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COVID-19 Update | Monday, Aug. 10 (PM)

August 10, 2020


Both the House and Senate are out of session officially. However, lawmakers have been instructed to be prepared to return to vote on a potential COVID-19 relief package.

COVID-19 Relief Negotiations


  • House Oversight and Reform Committee Chairwoman Carolyn Maloney (D-NY), Environment Subcommittee Chairman Harley Rouda (D-CA) and Rep. Jackie Speier (D-CA) sent letter to the Inspectors General at the Department of Defense and the U.S. Army, as well as a letter to the Inspector General of the Environmental Protection Agency (EPA), urging that they launch an investigation into the U.S. Army Corps of Engineers’ environmental review that resulted in the approval of the proposed Pebble Mine project in Bristol Bay, Alaska. A press release on the two letters can be found here.
  • House Majority Leader Steny Hoyer (D-MD) announced an updated vote schedule for the House this fall and further announced in a press release that the House will begin conducting committee work beginning the week of September 7 and that the next votes are expected the week of September 14.
    • Hoyer commented that the House would likely take action on government funding the week of September 14, an indication that the House may vote on a continuing resolution then. As a reminder, the House has passed all of its Fiscal Year (FY) 2021 government funding bills except for the Homeland Security and Legislative Branch bills, but the Senate has yet to consider any in committee.


  • The Federal Transit Administration announced that its next listening session in its series on how the transit industry is dealing with the COVID-19 pandemic will be held on August 20 at 10:45am ET. Register for the session here.
  • U.S. Secretary of Commerce Wilbur Ross and European Union Justice Commissioner Didier Reynders issued a joint statement declaring that the two sides have started discussions on an “enhanced” data transfer deal, after Europe’s highest court struck down the Privacy Shield agreement last month.
  • The Department of Defense and White House announced that they will auction off 3.45-3.55 GHz band, which will be made available for commercial 5G use. Under this plan, the Federal Communications Commission (FCC) will issue 100 3.45-3.55 GHz band which is currently operated by the military to companies that will use the wireless technology for a range of business ventures. A press release from FCC Chairman Ajit Pai on the plan is here.
  • The EPA is expected to announce a repeal of a 2016 rule that required companies to install stronger pollution control equipment at newly constructed oil and gas wells or other production facilities, and to search for and repair methane leaks. This repeal will apply to all wells that have been drilled since 2016 and remove the largest pipelines, storage sites and other parts of the transmission system from EPA oversight of smog and greenhouse-gas emissions.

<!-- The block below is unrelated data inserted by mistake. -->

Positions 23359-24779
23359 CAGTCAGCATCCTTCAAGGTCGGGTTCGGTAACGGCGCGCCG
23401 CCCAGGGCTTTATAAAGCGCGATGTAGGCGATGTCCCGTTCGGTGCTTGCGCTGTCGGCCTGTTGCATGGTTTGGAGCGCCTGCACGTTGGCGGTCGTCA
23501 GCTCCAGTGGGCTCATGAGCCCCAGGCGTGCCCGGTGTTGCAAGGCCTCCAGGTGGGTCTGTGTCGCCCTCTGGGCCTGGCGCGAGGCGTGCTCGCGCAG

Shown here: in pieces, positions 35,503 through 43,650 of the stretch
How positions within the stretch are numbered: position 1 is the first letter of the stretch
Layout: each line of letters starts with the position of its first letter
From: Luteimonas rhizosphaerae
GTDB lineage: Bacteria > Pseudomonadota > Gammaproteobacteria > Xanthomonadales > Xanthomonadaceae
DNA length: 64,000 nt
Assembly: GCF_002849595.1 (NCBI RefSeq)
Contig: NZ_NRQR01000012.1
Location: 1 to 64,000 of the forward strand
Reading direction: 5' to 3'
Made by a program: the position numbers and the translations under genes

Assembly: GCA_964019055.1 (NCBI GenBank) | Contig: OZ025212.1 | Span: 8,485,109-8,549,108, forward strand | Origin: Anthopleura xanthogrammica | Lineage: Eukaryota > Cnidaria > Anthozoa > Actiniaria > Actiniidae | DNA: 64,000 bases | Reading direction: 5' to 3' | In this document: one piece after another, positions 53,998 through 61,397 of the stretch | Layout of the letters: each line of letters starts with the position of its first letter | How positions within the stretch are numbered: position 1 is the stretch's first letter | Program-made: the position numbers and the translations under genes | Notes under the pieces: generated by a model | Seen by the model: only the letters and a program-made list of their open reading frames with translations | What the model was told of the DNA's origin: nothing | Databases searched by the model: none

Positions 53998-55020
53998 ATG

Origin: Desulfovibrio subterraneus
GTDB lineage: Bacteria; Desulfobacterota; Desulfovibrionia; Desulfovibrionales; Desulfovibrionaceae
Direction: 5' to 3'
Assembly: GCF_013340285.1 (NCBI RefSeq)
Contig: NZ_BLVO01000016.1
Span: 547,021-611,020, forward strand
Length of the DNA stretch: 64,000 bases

Other News

  • New York Governor Andrew Cuomo (D) said that President Trump’s Executive Order on unemployment benefits, which asks that states pay 25% of the benefits, will cost New York $4B. As a reminder, the Executive Order would provide $300 per week from the Federal Emergency Management Agency’s (FEMA) Disaster Relief Fund and states could opt to provide an additional $100 per week.
  • Leaders from college athletics’ top conferences are engaged in serious discussions to postpone or cancel college sports for the fall of 2020. The Big Ten Conference is reportedly considering cancellation of its fall 2020 athletics within the next week. Reports also indicate that the Mountain West Conference plans to cancel the football season. In response to these still unconfirmed reports, President Trump showed support for finding a way to still play fall 2020 athletics.
    • The Southeastern Conference (SEC) and the Atlantic Coast Conference (ACC), two of the most formidable conferences in the nation, are still trying to find ways to salvage the season, at least for their football programs. The Mid-American Conference (MAC) postponed athletics for the fall, including football, becoming the first major athletic conference to make that move. Additionally, the University of Connecticut (UConn), who competes in the Big East Conference, previously cancelled its football season and the Ivy League schools have already cancelled all fall sports.
  • Biopharmaceutical company Gilead Sciences announced today that it applied to the Food and Drug Administration (FDA) for full approval for its COVID-19 drug, Remdesivir. As a reminder, Remdesivir has yielded shorter recovery times for COVID-19 patients and the FDA has allowed the drug’s use on an emergency basis only.
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